Most wars today defy simple solutions. This should not discourage those who advocate for the displaced from developing a more comprehensive understanding of the intertwined local and global factors that fuel cycles of armed conflict. For Canada, this means learning how our own institutions and companies are linked to refugee-producing conflicts.
Canada’s relationship with refugees is paradoxical. Canada has a global reputation for welcoming refugees and pioneering successful resettlement strategies. However, Canada also shares responsibility for the displacement of at least some of those forced to abandon their homes. It supplies weapons that are used in some conflicts, is involved in resource extraction that creates disparity in foreign lands, and invests and develops industrial projects that cause immediate displacement and contribute to climate change, which can lead to future displacement.
Root causes need to be considered to better understand, address, and prevent displacement. The GCR (para 85) recognizes that eliminating root causes is the most effective way to solve the problems of refugees. Countries that cause and contribute to displacement must be responsible for facilitating access by forced migrants to the traditional durable solutions (resettlement, voluntary repatriation, and local integration), as well as other solutions and complementary pathways. Canada must acknowledge this responsibility and respond appropriately.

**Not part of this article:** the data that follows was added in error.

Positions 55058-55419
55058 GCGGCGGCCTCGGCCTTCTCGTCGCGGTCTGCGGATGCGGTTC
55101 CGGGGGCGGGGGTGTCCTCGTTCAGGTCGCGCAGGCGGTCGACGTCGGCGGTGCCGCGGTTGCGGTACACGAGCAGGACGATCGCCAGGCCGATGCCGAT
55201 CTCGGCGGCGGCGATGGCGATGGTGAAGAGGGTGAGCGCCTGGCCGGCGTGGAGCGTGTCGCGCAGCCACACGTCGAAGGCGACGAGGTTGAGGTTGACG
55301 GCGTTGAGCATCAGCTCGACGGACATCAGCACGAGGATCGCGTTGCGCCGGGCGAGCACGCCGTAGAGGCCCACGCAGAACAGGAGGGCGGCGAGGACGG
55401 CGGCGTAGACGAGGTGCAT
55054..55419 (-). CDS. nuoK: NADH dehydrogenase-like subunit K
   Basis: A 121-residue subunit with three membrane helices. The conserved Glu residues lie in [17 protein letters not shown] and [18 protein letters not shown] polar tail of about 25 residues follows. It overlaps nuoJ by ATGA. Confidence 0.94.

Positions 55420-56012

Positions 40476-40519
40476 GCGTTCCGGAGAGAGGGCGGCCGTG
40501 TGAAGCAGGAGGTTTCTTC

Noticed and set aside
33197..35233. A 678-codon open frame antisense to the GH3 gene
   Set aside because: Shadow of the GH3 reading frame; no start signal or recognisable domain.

2. The need for policy coherence when responding to refugees
The current Canadian government has adopted a whole-of-government framework in which departments (Economic Affairs, Social Affairs, International Affairs, and Government Affairs) align their program activities and policies to achieve shared outcomes. To realize Canada’s commitments to the GCR, these departments must harmonize policies that relate to forced displacement and refugees.
For example, it is hypocritical for Canada to publicly condemn gross human-rights abuses in Saudi Arabia, including a pattern of gender-based repression, while permitting the sale of $15-billion of military equipment to the Saudi government in a deal that has been widely questioned at home and abroad. It does no good for the Canadian government to pledge $9.3-million to respond to the humanitarian crisis in Yemen, as it did this year, while continuing to support the military efforts of Saudi Arabia, a major combatant in the war in Yemen.
Such a lack of coherence across government departments wastes development funds and causes national and global actors to question Canada’s international efforts.
3. The gaps in development aid